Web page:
FIG. 7 illustrates an example upgrade of the OADM 300 of FIG. 3 to a higher degree WSS/WSR 700. In FIG. 7, the WSS/WSR 700 is a degree 4 WSS/WSR due to the mirror like and pair-wise insertions of expansion drop taps (702 and 704), expansion add taps (706 and 708), expansion splitters (710 and 712), expansion combiners (714 and 716), and blocking filters (718, 720, 722, and 724).

However, as indicated above, the pair-wise insertion is not strictly necessary to increase the degree of the OADM/WSS/WSR. For this reason and also for clarity, the WSS/WSR 700 will be described with references to additional elements of the top half of FIG. 7.

As shown, the WSS/WSR 700 illustrated in FIG. 7 may include all elements of the OADM 300 illustrated in FIG. 3. In addition, the WSS/WSR 700 may include the expansion drop tap 702. While shown as being of the type of drop tap 400, the drop tap 702 may also be of the type of drop tap 410. The input of the expansion drop tap 702 may optically communicate with the second output of the provisional drop tap 310.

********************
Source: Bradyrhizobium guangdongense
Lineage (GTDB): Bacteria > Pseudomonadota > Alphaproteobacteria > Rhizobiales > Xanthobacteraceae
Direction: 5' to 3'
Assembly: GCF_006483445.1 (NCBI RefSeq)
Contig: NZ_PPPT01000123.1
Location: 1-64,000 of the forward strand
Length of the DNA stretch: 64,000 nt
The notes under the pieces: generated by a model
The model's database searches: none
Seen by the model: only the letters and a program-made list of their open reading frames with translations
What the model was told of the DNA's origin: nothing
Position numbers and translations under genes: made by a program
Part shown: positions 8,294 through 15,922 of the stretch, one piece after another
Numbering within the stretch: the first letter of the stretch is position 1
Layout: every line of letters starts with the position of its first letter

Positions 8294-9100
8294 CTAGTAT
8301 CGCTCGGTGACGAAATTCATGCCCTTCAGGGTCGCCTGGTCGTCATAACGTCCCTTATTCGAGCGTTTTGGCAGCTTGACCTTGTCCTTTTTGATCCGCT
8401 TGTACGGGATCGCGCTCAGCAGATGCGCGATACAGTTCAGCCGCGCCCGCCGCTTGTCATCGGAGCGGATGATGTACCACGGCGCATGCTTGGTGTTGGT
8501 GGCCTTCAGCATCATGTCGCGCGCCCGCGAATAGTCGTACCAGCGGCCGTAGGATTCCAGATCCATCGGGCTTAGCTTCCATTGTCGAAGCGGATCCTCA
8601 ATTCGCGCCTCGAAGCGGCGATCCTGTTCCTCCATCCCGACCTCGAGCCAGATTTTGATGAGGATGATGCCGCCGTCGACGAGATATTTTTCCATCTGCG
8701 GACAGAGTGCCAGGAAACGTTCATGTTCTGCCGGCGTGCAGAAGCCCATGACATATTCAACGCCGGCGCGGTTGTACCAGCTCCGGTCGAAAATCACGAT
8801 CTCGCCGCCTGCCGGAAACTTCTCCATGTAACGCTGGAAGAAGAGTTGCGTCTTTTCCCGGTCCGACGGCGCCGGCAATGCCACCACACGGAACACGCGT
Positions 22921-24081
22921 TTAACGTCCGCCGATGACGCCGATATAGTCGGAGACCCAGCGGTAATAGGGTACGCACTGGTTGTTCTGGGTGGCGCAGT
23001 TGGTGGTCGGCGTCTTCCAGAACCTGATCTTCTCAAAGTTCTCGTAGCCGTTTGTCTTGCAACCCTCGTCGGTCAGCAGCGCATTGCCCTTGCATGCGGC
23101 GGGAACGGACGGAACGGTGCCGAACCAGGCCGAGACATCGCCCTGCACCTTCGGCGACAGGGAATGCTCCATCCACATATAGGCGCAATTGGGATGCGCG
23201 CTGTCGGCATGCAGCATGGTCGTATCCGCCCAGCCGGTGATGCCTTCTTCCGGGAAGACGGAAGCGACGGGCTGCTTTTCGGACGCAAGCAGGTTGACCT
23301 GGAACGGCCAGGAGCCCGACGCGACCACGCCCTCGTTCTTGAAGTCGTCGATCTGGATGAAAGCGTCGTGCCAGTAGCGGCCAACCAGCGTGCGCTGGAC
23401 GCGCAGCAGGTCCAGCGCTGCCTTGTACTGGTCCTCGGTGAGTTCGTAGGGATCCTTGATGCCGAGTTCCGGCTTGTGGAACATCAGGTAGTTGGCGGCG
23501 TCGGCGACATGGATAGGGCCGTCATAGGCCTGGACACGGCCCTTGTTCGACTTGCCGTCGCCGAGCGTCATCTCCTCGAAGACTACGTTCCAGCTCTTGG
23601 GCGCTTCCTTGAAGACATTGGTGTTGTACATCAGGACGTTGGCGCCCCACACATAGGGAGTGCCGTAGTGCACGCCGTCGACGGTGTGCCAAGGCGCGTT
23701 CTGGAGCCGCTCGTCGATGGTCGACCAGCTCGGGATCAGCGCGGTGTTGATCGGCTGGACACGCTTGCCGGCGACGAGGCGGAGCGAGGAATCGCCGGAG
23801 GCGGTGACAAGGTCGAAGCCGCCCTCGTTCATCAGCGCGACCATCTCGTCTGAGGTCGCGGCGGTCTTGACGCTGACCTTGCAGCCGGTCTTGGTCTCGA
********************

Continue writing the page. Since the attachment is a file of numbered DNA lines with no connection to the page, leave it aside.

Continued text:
The WSS/WSR 700 may also include the expansion optical splitter 710 configured to direct optical signals present at its input and direct the optical signals to its first and second outputs. The splitter 710 may be of the type of splitter 402 described above. Also, while the splitter 710 is illustrated as delivering equal amounts of output power to the first and second outputs in FIG. 7, like the splitter 402, the amount of output power delivered to each output may be tunable and need not be evenly split.